You are not too cool for your High School Reunion

The Morning Bun: Quick blurbs with a fresh take on our Yuppie lives that we would probably share over mimosas…if it were not a weekday.

After coming “home” for Thanksgiving break for the first time in a couple years, I faced a pivotal decision: do I hit up the only bar in town on the busiest drinking night of the year and see ye old high school gang or do I play it cool like the cool California connector I try to be. On one hand, why would I go? On the other hand, why wouldn’t I go? Of course, I went with the latter, and ended up completely sober throughout the night (kidding, kidding). At first awkward, moments later pleasant, and then five minutes of generic small talk exchange with your former high school soccer teammate actually ends up being…fun. See even though we are FAR (physically, emotionally, and maturely) from our red card-getting, Got2Be hair gel-using, Ed Hardy-wearing high school days, our ROOTS still ground us. Yes, your high school classmates may have a vastly different career trajectory than you, it’s important to 1) not judge 2) bond on the absurd. High school was absurd, laugh about it. Without our relationships at every stage of life (YES, NOT JUST THOSE ABSURD YUPPIES TALKING ABOUT BUMBLE AND WORKING AT GOOGLE ON SATURDAY MORNING), we’re not the complete us. I think most lose sight of our current identity’s true foundation: our roots — be it rounding first base for the first time, playing wall ball hours past bedtime, and even getting kicked out of Hebrew School class.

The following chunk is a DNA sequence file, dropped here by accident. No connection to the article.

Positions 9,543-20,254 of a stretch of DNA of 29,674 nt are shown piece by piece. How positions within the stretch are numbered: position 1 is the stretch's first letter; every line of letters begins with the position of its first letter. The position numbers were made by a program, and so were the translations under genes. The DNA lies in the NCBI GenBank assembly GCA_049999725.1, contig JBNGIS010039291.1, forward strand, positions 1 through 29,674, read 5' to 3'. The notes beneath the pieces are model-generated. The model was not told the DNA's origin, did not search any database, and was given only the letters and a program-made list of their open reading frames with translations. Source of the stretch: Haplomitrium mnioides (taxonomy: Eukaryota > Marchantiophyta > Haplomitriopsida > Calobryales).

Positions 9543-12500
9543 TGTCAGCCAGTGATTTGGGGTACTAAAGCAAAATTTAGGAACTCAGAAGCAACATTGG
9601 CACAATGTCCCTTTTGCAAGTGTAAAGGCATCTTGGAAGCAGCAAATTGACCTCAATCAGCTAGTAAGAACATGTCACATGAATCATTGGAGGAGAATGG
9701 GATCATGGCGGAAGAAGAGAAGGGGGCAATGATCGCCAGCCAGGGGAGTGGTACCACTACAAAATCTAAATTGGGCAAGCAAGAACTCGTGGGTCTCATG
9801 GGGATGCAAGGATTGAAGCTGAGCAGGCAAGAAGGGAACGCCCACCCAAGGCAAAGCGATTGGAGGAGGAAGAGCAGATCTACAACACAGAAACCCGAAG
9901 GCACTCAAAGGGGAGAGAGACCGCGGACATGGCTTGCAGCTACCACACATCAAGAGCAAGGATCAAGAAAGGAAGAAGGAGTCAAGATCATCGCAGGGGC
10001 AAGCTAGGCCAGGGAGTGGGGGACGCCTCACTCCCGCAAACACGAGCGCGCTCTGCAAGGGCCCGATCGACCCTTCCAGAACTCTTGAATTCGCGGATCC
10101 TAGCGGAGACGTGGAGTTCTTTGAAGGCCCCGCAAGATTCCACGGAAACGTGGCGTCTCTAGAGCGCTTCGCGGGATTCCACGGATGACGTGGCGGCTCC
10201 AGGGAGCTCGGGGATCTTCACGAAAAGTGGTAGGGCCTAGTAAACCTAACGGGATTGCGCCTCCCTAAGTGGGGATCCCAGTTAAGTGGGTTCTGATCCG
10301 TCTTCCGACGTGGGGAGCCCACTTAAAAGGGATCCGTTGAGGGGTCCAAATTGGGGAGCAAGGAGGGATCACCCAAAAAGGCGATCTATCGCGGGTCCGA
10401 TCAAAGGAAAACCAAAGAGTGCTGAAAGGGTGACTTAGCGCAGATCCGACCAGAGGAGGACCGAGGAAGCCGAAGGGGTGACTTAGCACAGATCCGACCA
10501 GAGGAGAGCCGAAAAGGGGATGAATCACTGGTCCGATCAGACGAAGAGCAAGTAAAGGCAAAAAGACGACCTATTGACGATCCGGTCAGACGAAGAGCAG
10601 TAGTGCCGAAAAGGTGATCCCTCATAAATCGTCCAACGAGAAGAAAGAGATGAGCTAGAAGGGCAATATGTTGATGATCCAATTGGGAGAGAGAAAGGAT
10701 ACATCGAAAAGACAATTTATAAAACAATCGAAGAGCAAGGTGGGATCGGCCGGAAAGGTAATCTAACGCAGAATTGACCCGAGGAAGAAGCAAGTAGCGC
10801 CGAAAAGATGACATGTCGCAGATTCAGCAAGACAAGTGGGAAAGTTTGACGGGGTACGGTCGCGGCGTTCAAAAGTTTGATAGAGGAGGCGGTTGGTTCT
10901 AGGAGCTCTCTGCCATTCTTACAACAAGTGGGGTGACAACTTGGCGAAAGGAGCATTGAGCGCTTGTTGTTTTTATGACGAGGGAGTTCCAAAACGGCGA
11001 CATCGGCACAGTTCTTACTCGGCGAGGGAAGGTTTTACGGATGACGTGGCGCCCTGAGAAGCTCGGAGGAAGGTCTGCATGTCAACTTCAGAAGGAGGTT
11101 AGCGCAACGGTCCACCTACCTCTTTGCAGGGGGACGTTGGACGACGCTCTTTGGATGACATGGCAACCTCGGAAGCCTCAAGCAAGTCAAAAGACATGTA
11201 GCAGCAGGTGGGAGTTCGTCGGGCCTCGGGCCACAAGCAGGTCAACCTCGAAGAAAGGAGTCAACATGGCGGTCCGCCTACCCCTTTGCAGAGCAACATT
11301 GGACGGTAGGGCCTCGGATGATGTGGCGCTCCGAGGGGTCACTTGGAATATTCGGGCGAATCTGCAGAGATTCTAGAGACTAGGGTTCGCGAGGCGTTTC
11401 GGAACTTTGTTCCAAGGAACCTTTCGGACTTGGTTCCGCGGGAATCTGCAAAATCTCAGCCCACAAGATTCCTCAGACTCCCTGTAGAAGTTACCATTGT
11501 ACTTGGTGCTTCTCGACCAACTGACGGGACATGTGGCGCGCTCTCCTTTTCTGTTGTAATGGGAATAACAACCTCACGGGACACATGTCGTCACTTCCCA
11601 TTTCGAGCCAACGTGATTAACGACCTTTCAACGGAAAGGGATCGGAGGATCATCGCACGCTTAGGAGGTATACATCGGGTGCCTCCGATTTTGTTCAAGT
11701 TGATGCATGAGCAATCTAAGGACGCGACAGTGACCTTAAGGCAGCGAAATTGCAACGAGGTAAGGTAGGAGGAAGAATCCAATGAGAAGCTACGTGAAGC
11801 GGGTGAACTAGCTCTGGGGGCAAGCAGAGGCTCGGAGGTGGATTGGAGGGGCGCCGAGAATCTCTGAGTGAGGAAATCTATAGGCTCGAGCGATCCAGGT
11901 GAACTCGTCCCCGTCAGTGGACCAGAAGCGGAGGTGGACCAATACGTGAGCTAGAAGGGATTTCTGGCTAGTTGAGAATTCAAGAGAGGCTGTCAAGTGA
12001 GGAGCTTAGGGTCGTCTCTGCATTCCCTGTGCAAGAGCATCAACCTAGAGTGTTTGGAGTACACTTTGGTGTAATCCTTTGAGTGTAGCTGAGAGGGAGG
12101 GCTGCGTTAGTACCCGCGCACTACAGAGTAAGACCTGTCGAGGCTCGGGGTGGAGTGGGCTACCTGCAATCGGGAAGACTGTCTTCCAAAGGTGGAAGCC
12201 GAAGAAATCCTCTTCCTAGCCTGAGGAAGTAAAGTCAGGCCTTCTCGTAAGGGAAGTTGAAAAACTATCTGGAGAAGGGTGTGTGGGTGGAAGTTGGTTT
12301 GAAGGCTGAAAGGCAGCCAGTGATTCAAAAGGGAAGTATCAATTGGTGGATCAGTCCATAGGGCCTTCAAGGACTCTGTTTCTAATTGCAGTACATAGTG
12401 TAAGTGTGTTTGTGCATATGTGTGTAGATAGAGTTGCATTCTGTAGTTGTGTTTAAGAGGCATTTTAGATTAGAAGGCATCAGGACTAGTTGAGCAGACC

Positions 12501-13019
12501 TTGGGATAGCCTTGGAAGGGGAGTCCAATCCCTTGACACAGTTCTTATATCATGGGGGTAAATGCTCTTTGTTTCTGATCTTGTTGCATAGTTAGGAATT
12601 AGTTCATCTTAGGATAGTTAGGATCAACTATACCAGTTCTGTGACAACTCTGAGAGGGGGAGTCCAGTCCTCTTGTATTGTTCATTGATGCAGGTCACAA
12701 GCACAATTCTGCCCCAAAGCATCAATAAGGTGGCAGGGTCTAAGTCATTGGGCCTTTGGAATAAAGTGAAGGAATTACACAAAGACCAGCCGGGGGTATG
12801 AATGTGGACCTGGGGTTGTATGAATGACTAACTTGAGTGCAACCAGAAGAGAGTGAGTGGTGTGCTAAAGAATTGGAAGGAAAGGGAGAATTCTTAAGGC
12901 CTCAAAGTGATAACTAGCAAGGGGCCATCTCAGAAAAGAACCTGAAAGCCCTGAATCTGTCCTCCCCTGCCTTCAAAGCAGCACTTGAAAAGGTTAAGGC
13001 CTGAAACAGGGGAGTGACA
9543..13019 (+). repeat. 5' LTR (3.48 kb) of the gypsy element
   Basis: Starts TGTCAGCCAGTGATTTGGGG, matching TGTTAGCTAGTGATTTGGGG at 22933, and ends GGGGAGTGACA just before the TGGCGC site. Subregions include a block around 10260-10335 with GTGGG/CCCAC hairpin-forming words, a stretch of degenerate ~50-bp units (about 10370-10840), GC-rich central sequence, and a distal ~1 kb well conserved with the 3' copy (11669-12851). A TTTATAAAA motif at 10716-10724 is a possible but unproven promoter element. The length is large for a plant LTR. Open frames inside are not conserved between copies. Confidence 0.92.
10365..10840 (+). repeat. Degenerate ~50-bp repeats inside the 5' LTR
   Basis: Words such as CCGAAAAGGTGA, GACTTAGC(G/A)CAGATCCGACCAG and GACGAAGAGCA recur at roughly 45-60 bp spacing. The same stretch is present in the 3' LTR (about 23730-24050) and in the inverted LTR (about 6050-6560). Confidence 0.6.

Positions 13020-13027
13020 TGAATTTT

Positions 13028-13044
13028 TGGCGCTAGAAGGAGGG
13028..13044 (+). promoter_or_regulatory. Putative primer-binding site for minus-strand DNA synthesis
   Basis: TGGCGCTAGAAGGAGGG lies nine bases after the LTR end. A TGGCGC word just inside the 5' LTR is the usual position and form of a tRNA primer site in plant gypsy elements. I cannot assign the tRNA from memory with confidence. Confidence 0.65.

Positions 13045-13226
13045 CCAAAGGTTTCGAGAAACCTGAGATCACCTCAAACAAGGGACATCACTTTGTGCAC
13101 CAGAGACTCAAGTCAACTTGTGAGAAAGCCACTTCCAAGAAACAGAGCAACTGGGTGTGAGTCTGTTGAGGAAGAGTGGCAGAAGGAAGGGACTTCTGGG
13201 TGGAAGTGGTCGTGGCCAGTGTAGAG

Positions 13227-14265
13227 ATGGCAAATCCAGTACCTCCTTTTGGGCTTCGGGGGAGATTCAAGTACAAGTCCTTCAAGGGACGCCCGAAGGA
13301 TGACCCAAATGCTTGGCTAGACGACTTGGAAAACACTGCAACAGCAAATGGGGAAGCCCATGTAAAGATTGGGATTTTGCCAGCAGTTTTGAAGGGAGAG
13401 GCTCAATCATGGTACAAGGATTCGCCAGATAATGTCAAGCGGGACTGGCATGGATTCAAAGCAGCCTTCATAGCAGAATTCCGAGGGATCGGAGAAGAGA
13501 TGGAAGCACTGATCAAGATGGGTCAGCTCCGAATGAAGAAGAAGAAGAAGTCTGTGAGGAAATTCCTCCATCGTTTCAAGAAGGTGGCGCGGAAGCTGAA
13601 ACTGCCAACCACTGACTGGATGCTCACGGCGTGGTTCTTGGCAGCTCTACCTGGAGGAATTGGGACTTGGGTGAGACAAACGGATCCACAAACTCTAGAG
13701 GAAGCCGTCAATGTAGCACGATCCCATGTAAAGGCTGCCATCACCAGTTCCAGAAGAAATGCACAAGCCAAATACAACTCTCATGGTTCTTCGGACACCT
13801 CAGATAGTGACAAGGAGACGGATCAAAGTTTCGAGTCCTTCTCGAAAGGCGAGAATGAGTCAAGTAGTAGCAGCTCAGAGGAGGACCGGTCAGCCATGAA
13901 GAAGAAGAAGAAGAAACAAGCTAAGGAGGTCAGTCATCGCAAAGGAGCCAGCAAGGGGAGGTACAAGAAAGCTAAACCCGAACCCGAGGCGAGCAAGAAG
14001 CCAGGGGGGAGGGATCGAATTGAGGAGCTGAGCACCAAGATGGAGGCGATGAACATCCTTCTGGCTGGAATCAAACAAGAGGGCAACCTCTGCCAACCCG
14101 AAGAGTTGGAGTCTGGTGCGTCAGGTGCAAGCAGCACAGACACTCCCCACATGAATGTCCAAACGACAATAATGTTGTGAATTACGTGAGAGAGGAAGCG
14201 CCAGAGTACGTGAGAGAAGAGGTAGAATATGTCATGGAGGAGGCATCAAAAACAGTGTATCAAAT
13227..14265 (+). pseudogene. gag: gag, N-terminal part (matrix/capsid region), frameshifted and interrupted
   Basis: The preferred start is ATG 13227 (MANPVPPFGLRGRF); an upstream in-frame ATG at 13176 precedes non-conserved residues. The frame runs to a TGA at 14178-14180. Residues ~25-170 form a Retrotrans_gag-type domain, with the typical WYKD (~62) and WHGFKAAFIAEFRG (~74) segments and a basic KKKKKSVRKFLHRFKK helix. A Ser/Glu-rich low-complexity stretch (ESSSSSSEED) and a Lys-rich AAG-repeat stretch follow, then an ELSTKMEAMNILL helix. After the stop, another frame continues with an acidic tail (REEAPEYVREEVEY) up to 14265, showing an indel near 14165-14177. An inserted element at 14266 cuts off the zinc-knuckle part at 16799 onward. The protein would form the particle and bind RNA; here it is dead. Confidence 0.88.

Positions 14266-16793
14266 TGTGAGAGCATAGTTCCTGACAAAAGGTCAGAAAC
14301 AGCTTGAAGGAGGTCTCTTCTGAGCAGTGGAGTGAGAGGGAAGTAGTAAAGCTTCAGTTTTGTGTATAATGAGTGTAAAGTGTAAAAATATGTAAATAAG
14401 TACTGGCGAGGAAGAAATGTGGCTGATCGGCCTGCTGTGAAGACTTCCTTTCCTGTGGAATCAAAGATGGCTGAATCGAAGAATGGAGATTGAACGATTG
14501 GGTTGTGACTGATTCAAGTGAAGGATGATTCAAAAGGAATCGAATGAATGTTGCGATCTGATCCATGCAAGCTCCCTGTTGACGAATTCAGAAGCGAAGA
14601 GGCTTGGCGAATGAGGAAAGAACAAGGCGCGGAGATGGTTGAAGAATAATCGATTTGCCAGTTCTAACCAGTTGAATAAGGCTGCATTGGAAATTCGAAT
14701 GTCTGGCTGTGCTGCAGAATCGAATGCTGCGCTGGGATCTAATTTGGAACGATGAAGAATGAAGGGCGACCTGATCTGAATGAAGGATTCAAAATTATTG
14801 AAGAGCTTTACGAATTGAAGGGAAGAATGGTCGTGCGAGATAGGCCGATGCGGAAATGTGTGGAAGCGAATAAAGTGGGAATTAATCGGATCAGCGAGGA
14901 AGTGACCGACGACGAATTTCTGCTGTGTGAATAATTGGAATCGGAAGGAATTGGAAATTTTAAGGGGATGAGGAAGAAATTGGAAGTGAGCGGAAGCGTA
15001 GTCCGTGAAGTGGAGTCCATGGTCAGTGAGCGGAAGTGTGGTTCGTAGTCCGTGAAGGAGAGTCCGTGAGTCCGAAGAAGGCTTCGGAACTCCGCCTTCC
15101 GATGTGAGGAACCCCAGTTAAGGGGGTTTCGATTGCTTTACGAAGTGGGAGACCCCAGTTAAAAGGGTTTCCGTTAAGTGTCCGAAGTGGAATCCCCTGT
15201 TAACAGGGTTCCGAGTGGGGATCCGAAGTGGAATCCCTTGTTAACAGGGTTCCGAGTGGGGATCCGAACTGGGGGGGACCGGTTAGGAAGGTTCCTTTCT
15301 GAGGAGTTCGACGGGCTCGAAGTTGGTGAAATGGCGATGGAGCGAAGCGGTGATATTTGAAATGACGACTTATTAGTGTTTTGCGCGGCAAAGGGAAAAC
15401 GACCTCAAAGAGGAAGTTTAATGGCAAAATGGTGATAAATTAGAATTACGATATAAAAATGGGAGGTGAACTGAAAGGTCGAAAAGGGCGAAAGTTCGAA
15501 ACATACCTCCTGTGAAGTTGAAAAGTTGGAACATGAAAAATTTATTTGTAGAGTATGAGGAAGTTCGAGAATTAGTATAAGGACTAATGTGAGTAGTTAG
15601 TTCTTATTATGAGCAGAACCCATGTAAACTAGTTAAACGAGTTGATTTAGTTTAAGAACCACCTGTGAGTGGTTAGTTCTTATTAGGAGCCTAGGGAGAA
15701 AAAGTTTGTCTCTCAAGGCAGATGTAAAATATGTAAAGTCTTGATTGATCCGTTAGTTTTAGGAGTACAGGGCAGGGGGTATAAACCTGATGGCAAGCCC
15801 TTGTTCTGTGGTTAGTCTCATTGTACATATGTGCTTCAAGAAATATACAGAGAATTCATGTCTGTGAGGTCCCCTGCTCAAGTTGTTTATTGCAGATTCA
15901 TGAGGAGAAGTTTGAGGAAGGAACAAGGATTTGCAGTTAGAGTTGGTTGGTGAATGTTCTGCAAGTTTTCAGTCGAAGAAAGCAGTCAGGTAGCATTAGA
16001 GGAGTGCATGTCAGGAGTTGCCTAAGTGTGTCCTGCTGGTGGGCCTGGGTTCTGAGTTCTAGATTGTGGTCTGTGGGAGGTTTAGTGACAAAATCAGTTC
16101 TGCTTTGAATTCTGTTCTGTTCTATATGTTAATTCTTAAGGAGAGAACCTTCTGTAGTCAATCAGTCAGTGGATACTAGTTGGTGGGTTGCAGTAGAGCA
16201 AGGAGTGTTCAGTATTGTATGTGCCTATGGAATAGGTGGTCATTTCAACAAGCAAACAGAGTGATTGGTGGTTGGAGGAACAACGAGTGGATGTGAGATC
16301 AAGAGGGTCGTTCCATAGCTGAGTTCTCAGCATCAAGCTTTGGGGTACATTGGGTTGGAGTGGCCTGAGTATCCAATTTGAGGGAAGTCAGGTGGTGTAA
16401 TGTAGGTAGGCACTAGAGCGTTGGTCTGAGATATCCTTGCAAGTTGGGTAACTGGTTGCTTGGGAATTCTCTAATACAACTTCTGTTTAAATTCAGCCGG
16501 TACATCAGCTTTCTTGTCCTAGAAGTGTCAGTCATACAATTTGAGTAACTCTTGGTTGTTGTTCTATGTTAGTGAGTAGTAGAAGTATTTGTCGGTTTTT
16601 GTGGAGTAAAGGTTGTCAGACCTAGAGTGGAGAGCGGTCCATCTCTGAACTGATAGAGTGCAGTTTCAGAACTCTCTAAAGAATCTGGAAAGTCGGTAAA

The answers to Who We Are, Who We Want to Be, and Who We Should Be actually lie in our youth. Pre-brunch media days for yours truly, I was befuddled with which direction to take in my professional (and personal journey). A friend of mine gave me sound advice: ‘go back to the basics, H, write down everything you’ve ever tried since Kindergarten and explore why you tried that.’ So as self-help-y buzzword-prone as this advice sounded, I decided to go for it. 30 pages later, I landed on media and people as common threads. Try the same exercise and see what you discover.

Don’t discount your history; it shouldn’t remain a mystery.

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